McAfee Hacker Says Medtronic Insulin Pumps Vulnerable to Attack
Some Medtronic Inc. (MDT) insulin pumps are vulnerable to a hacking attack that could let someone break into the devices from hundreds of feet away, disable security alarms and dump insulin directly into diabetics’ bloodstreams, according to a computer-security researcher at McAfee Inc.
Barnaby Jack, who works as a professional hacker for McAfee, said he can remotely control several types of Medtronic pumps. After first discussing the vulnerability last year at a small hacker conference in Florida, he has discovered more ways to exploit the weakness, including overriding security features such as vibration warnings.
Jack, who plans to spotlight the flaw this week at the RSA security conference in San Francisco, is trying to increase awareness of the risks of medical devices. Insulin pumps are pager-sized gadgets that diabetics wear to dispense the lifesaving hormone into the body. Such technology is increasingly relying on wireless communications, making it vulnerable to the same hacking that afflicts personal computers.
“These are computers that are just as exploitable as your PC or Mac, but they’re not looked at as often,” Jack, 34, said in an interview. “When you actually look at these devices, the security vulnerabilities are quite shocking.”
Medtronic has responded to the risks by hiring security teams from three organizations to inspect its products. It’s also coordinating with the Department of Homeland Security to make changes, which may take years.
“Medtronic takes patient safety and device security very seriously,” the Minneapolis-based company said in a statement.
Medical-device security first became a flash point last year, when Jay Radcliffe, a diabetic patient in Idaho, showed that hackers could manipulate the best-selling brand of pump he used. Radcliffe got the attention of lawmakers, who pressed the Government Accountability Office to investigate whether the industry’s cybersecurity rules are tough enough. The report from that probe is due in July.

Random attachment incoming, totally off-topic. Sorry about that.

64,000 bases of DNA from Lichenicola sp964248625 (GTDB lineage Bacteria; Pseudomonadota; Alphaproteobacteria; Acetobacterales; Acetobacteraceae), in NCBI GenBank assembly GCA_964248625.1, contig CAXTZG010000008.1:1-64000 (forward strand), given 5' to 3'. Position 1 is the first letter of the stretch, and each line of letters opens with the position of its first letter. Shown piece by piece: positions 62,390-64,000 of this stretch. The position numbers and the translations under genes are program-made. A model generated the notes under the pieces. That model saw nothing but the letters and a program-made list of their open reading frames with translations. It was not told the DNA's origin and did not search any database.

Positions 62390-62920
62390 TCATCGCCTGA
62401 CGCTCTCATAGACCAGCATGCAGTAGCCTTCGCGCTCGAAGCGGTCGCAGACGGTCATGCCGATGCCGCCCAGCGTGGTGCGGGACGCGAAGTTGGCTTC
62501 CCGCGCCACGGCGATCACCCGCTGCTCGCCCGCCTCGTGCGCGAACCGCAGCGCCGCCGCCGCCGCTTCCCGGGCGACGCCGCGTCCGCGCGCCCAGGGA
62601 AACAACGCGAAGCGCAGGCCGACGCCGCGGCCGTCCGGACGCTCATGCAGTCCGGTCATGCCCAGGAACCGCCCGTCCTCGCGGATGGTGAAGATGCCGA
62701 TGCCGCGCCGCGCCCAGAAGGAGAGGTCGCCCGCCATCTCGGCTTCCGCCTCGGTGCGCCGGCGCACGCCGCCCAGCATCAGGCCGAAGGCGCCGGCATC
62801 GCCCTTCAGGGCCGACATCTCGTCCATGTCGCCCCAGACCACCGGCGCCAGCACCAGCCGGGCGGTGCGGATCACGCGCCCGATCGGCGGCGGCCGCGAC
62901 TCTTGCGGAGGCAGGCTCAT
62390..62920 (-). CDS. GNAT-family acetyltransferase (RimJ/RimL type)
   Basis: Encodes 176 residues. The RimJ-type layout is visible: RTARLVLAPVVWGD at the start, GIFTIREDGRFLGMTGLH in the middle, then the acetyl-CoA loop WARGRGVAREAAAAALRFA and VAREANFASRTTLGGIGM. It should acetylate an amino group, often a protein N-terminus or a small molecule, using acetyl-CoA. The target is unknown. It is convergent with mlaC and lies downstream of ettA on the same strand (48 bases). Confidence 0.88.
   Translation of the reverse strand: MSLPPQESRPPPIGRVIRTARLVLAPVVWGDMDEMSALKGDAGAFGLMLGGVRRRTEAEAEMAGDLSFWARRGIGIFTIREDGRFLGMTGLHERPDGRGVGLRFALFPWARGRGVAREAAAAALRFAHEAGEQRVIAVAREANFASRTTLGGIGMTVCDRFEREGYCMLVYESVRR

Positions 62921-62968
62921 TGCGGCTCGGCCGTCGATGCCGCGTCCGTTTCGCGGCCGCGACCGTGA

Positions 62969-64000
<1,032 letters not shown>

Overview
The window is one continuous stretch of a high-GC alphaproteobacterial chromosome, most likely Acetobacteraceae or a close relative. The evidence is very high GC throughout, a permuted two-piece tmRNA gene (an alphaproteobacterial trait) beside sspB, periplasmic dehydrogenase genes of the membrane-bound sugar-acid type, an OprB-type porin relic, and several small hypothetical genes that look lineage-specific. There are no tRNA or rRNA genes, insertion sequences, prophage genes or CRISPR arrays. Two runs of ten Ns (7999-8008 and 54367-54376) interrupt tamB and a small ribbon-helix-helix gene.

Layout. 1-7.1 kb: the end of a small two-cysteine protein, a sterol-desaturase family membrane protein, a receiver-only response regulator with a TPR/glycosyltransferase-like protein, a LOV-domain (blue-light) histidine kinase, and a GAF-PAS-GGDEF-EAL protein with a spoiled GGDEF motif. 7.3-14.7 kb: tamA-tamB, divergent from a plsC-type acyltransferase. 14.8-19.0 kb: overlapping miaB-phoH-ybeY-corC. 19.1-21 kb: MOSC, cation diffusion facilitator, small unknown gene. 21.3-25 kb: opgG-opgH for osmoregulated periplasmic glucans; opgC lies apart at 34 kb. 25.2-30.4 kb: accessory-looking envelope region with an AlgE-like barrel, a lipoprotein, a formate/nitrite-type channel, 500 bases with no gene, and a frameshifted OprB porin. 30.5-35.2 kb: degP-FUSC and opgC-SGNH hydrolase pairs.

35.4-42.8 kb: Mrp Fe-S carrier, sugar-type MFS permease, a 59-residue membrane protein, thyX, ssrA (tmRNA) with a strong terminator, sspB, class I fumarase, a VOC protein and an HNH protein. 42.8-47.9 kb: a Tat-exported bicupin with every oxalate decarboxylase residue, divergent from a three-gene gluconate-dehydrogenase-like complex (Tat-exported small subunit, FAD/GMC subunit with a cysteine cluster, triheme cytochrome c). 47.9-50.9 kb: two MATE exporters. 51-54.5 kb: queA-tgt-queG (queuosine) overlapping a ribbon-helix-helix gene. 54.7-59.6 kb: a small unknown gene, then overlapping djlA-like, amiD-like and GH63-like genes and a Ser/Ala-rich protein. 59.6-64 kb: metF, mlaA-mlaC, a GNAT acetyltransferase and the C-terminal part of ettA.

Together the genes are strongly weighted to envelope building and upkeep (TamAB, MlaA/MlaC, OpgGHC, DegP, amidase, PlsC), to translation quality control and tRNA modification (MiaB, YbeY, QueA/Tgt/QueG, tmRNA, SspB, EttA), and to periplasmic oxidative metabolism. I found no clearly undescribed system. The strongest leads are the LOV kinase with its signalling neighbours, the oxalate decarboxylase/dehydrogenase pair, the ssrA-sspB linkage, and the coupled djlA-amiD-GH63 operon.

Jack’s work takes what Radcliffe did a step further. He has discovered a way to scan a public space from as much as 300 feet away, find vulnerable pumps made by Medtronic and force them to dispense fatal insulin doses. He said he doesn’t need to be close to the victim or do any kind of extra surveillance to acquire the serial number, as Radcliffe did.
Jack gained renown in 2010 when he hacked into cash machines and made them spit out money on stage at a Black Hat computer security conference. He works from San Francisco for McAfee, a security-software company that became a unit of Intel Corp. (INTC) last year.
There have been few public studies of medical devices’ susceptibility to computer attacks. Research from a consortium of academics in 2008 found that a popular pacemaker- defibrillator product could be remotely reprogrammed to deliver deadly shocks. The U.S. Food and Drug Administration, which regulates medical devices, has warned that any devices with wireless capabilities can be subject to breaches.
“Current adverse event data do not indicate that breaches of device security measures is a widespread problem,” the agency said in a statement. “However, we continue to closely monitor for safety or security problems.”
The work of Radcliffe and Jack is bringing public attention to flaws that have been discussed privately for years, said Nathanael Paul, a Type 1 diabetic and computer-security researcher specializing in medical devices.
Paul, who works with Oak Ridge National Laboratory, said his group had replicated many of the same findings in 2010 -- before Radcliffe went public with his research -- and presented them to the FDA and industry officials. It can take years for changes in medical devices to hit the market because of long product cycles and regulatory roadblocks, he said.
The risk of such research is that it could inspire others to pursue real-world attacks. Still, the technical skill required means that mass attacks are unlikely, Jack said. The real problem is a lack of foresight by device makers, he said.
“They didn’t foresee anyone breaking open these devices, spilling the code and figuring out what’s going on in there,” Jack said.
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